After Cain’s song, senators decline to belt out a tune

While Herman Cain has no problem carrying a tune in public, don’t expect lawmakers to break into song mid-press conference.

The GOP presidential candidate, after denying allegations of sexual harassment while he was the head of the National Restaurant Association, accepted an invitation by National Press Club President Mark Hambrick to end his Monday visit there “on a high note.”

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The former Godfather’s Pizza CEO said, after clearing his throat, “It is demanding enough to speak a dozen times a day, let alone to then also have to sing.” He added that singing was an opportunity to “share a little bit of my faith,” before he serenaded the audience with a hymn called “He Looked Beyond My Fault and Saw My Need.”

Cain isn’t the first politician to croon in front of the cameras. Sen. Tom CoburnTom CoburnCoburn: Trump's tweets aren't presidential The road ahead for America’s highways Rethinking taxation MORE (R-Okla.) settled a wager on a college football game in 2009 against Sen. Bill NelsonBill NelsonLive coverage: Senators grill Trump's Treasury pick Trump's Commerce pick admits to unknowingly hiring undocumented worker Senate Democrats brace for Trump era MORE (D-Fla.) with a warbling rendition of “Rocket Man.” But senators told ITK on Tuesday that there wouldn’t be any more sing-offs any time soon in the upper chamber.

Sen. John BoozmanJohn BoozmanFive takeaways from Pruitt's EPA hearing Senators inviting Trump to speak at National Prayer Breakfast One bipartisan priority: Broadband Internet access infrastructure MORE exclaimed, “I have a very different personality than Herman Cain.” The Arkansas Republican then made a campaign promise (of sorts), saying, “In fact, people have asked me to promise never to burst out in song, period.” That declaration might be music to his family’s ears. Boozman explained that his wife and three daughters would be “mortified” if Dad were attempting to exercise his vocal cords in front of a crowd.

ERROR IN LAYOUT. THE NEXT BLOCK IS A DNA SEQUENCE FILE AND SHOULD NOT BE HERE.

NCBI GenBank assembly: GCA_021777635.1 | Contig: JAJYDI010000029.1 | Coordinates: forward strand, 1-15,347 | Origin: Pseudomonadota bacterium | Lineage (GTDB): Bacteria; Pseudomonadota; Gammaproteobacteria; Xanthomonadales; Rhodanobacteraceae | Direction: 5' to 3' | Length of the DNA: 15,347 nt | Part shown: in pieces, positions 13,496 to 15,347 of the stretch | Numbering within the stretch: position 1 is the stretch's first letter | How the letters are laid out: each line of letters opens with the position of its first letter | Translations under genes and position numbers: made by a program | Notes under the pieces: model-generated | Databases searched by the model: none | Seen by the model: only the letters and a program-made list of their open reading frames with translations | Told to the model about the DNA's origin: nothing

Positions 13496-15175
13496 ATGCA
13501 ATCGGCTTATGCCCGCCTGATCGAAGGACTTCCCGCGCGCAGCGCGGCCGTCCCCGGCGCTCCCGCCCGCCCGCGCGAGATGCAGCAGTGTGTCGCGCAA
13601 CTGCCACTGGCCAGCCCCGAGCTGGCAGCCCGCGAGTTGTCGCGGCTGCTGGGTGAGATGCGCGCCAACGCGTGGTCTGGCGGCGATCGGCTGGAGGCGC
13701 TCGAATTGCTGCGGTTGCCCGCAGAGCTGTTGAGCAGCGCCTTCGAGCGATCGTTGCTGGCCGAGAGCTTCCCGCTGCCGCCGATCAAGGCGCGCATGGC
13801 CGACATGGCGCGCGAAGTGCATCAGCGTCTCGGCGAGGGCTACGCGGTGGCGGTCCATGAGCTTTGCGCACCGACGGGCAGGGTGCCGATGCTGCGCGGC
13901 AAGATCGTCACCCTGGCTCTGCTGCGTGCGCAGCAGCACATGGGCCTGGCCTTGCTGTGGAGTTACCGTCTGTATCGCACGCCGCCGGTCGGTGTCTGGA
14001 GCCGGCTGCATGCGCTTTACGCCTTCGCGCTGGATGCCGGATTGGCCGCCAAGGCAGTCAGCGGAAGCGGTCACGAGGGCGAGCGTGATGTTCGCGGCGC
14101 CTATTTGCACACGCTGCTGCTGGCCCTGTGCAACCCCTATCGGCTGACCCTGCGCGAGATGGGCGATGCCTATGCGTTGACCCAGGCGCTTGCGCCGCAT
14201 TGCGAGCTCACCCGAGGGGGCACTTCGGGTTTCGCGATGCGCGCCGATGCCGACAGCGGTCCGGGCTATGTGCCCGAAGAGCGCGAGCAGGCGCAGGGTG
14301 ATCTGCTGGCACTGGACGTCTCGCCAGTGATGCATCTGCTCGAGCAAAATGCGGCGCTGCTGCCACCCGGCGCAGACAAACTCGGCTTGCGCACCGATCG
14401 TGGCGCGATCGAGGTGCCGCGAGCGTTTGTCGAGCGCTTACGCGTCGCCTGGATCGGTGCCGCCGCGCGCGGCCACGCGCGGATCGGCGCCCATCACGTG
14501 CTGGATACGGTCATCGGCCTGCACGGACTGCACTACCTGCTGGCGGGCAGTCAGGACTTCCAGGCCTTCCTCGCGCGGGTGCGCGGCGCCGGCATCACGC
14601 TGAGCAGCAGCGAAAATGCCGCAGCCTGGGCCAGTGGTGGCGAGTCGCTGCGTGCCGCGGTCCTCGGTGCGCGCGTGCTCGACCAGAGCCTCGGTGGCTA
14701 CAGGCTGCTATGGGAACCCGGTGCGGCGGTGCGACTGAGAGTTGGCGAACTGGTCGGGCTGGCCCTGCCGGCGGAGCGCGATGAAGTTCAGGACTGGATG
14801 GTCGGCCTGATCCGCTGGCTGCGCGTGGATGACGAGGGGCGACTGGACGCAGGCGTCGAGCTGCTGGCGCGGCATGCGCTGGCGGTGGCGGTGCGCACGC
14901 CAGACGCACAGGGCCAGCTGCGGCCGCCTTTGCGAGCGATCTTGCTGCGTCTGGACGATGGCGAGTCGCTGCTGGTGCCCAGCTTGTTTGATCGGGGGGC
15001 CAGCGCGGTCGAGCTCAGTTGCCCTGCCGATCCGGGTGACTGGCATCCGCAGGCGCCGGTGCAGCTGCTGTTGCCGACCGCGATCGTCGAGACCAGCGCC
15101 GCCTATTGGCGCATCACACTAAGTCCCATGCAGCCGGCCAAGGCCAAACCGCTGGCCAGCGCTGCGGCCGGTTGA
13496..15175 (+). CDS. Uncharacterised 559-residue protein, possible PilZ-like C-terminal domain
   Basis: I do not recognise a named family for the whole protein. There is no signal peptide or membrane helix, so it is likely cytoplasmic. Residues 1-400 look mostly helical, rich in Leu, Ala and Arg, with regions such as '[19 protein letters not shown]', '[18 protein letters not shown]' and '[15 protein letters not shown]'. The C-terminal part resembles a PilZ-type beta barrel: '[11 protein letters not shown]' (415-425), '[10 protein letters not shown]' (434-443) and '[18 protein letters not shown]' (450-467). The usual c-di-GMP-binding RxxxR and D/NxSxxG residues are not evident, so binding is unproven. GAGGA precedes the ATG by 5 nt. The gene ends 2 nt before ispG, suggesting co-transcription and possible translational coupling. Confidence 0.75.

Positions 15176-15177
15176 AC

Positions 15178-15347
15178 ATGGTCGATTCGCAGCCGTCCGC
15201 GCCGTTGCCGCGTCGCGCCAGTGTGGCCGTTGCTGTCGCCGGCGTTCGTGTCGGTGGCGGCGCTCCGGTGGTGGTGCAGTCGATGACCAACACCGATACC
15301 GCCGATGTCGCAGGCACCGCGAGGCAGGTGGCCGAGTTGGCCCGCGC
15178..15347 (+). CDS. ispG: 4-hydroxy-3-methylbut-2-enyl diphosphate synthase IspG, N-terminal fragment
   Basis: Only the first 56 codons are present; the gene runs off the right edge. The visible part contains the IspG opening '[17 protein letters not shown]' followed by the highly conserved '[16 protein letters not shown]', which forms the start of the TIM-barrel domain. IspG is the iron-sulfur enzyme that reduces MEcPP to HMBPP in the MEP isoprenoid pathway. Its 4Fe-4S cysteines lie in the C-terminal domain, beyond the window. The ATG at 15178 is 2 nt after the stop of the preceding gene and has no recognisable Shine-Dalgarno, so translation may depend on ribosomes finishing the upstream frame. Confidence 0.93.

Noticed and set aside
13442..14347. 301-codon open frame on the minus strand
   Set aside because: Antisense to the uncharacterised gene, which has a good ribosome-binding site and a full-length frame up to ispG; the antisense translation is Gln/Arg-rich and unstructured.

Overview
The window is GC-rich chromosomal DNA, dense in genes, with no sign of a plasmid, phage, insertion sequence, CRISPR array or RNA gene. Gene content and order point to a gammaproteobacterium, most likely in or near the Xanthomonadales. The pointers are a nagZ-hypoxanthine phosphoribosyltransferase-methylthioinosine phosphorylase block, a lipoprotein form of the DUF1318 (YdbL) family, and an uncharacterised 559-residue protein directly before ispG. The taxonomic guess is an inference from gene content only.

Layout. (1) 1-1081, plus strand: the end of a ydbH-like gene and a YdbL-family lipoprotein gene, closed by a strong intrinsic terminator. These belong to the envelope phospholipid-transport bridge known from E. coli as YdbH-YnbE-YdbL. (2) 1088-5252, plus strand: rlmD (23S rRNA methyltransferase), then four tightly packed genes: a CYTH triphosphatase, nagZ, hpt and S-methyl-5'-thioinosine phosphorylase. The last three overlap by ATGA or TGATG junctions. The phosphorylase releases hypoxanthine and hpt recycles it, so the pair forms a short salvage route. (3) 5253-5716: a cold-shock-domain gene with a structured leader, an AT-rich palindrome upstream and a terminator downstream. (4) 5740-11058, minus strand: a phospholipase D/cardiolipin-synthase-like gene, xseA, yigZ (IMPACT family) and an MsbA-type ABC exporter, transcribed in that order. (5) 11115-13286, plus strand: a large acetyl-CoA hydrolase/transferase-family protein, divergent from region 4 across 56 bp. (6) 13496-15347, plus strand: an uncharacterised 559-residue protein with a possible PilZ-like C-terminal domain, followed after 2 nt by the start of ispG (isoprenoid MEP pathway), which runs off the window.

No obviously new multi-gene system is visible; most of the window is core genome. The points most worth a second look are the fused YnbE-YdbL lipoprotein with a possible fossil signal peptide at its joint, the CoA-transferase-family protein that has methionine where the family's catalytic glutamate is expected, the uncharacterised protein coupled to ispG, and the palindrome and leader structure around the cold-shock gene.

Sen. John McCainJohn McCainSenate committee to vote Monday on Tillerson Trump fails to mention Clinton in inaugural address Hillary Clinton under microscope at inauguration MORE (R-Ariz.) evidently feels the same way. Asked if he would sing if it would attract some votes, the senior senator replied with a smile, “Well, I’ve gotten pretty desperate. If I broke into song I think it would probably turn the tide in my opponents’ direction.”

The Cardin family has been graced with the sounds of Sen. Ben CardinBen CardinSenate confirms first nominees of Trump era Dem senators to Trump pick: Probe if adviser violated Russia sanctions Live coverage: Senators grill Trump's Treasury pick MORE’s voice — the Maryland Democrat says he’s been known to sing Kingston Trio and Peter, Paul and Mary classics now and then. But Cardin says his versions of old-time hits are mostly done behind closed doors: “I think there’s a limit to what I think is appropriate in trying to persuade people to vote. It doesn’t mean you don’t show your personality, don’t show other sides of you. I think you need to do that. So I’ll let the public judge whether [Cain’s song] was appropriate or not.”

But Claire McCaskillClaire McCaskillDem senator: Violent inauguration protesters ‘disgusting’ Five things to watch for in Mnuchin hearing Senators introduce dueling miners bills MORE (D-Mo.), who is up for reelection in 2012, indicated it was perhaps better to keep her mouth shut, blurting out, “Oh, boy, I’m not going there!”